Monday, October 7, 2013

Review: Mountain Echoes by C.E. Murphy

Mountain Echoes by C.E. Murphy
My rating: 5 of 5 stars
Series: The Walker Papers #8
Reading Level: Urban Fantasy/Adult
Publisher: Harlequin Luna February 26, 2013
Pages: 352


You can never go home again.

Joanne Walker has survived an encounter with the Master at great personal cost, but now her father is missing - stolen from the timeline. She must finally return to North Carolina to find him - and to meet Aidan, the son she left behind long ago. 

That would be enough for any shaman to face, but Joanne's beloved Appalachians are being torn apart by an evil reaching forward from the distant past. Anything that gets in its way becomes tainted - or worse. 

And Aidan has gotten in the way. 

Only by calling on every aspect of her shamanic powers can Joanne pull the past apart and weave a better future. It will take everything she has - and more. 

Unless she can turn back time... 

My thoughts:

**Some Spoilers**

This is one of the best fantasy series that I have read. It may be one of my favorites. What’s more the Walker Papers gets better and better as each new book is released. So, be sure to not start with this book ‘cause you’ll totally be lost, instead begin with Urban Shaman.

The eighth book in the series, Mountain Echoes, follows Joanne’s battle against the Master in her hometown of Cherokee. The Master is basically Joanne’s arch nemesis. The Master has had it out for Joanne and her family since before she was born. And now he’s targeting her father and son, Aidan, who live in the Qualla.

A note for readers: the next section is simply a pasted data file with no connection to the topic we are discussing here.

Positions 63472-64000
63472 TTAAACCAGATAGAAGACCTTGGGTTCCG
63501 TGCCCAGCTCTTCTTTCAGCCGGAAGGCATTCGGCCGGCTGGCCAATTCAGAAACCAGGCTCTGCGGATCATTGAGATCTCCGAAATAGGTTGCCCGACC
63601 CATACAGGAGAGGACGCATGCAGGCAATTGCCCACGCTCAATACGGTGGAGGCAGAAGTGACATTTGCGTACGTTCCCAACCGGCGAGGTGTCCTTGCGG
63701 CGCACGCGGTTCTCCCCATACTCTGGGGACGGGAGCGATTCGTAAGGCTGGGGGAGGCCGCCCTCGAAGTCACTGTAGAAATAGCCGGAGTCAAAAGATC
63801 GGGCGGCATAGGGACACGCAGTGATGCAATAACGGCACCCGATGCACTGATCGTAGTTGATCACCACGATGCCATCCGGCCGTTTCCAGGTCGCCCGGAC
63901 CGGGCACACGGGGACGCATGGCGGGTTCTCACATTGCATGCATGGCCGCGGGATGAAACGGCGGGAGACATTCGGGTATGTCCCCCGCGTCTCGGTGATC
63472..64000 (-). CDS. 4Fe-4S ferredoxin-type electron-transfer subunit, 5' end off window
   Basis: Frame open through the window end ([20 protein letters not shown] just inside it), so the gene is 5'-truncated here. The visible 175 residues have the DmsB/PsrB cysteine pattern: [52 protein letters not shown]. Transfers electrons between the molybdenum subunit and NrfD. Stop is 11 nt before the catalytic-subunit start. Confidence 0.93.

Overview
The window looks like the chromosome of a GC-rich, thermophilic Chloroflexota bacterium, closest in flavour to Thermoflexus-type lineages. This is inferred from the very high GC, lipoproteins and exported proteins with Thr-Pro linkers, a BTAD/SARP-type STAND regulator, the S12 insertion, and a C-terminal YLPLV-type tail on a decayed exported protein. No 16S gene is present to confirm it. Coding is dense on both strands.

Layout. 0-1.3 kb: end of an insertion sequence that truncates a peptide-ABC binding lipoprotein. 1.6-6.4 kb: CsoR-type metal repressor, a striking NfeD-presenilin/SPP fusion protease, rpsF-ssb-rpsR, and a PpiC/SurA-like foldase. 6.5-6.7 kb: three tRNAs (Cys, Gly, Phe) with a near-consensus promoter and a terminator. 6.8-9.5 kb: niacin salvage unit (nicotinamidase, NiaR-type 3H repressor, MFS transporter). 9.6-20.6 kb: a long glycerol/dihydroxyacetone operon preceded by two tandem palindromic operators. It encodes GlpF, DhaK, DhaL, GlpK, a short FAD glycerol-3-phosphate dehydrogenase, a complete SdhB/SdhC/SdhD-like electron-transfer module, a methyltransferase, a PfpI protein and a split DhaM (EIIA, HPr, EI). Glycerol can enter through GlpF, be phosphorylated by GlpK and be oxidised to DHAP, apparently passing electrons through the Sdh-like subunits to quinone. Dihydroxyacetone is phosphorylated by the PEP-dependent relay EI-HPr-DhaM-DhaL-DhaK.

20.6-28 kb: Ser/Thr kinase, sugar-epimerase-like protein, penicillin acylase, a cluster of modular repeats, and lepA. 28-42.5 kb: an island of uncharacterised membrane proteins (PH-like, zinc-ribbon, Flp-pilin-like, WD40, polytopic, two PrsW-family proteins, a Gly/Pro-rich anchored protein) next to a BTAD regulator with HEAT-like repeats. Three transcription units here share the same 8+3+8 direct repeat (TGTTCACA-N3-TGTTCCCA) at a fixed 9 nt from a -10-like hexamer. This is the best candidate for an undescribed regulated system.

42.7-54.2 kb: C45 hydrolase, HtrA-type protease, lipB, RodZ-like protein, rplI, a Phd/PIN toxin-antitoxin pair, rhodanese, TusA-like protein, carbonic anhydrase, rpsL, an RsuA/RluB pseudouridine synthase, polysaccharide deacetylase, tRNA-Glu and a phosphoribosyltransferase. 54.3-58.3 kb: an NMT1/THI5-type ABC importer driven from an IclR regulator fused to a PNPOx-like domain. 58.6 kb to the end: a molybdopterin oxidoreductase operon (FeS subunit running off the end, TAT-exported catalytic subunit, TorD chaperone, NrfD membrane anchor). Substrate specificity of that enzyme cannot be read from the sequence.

All I can say is wow, this book kept me engaged throughout. One of my favorite parts was when Joanne flew Petite, her car. Let me tell you it was frickin’ awesome. “I shoulda named her Pegasus,” referring to Petite. Mountain Echoes is a definite must read if you’d read C.E. Murphy’s Walker Paper series!

Favorite Quotes:

“Not zombies.” I actually said it aloud, surprising them at least as much as I surprised myself. “Definitely not zombies. Wights. I think I’ll call you wights. Is that all wight with you?"

Joanne: “This way. The path less traveled by.”
Morrison: “No one can accuse you of taking anything else.”
--Joanne and Morrison

“The gist was ‘How the hell does this woman—is it a woman with that weird short hair? Yes, it’s a woman with her ugly weird clothes and ugly short hair and ugly pale skin know the language of the People? Hell if I know! Ask her!’”
--The Indians when Joanne and Morrison got stuck back in time

“I wanted to hop up and down with frustration. Magic was stupid. Cool and awesome and amazing, but also stupid.”

“Is that your mental image of yourself, Morrison? A lone wolf, standing against a tide of evildoers? That’s very teenage epic fantasy of you.”

“Guarded. Discreet. Reserved. Chary. Restra—”
Morrison held his hand up. “Chary, Walker? I know you have an English degree, but chary?”
“How often does a girl get an excuse to pull a word like that out?”
--Joanne and Morrison

“I’d mostly read about the Cherokee, but the Iroquois had put together maybe the fiercest, largest armies against European settlers and, inevitably, against other Native tribes as they were all forced out of their original lands.”

“Ayita Walkingstick had only lived a few minutes, but she was the bravest person I had ever met.”

“Who are you? What do you know about this? Disease control is our job, not yours. Who are you?”
“My name,” I said, mostly under my breath, “is Siobhan Grainne MacNamarra Walkingstick, and I’m the answer to all your prayers.”

“I thought of Wile E. Coyote and the Road Runner laying down road over empty sky, and I thought, well, hell, whispered, “Chitty Chitty Bang Bang,” and slammed Petite off the side of a mountain.
We flew.”
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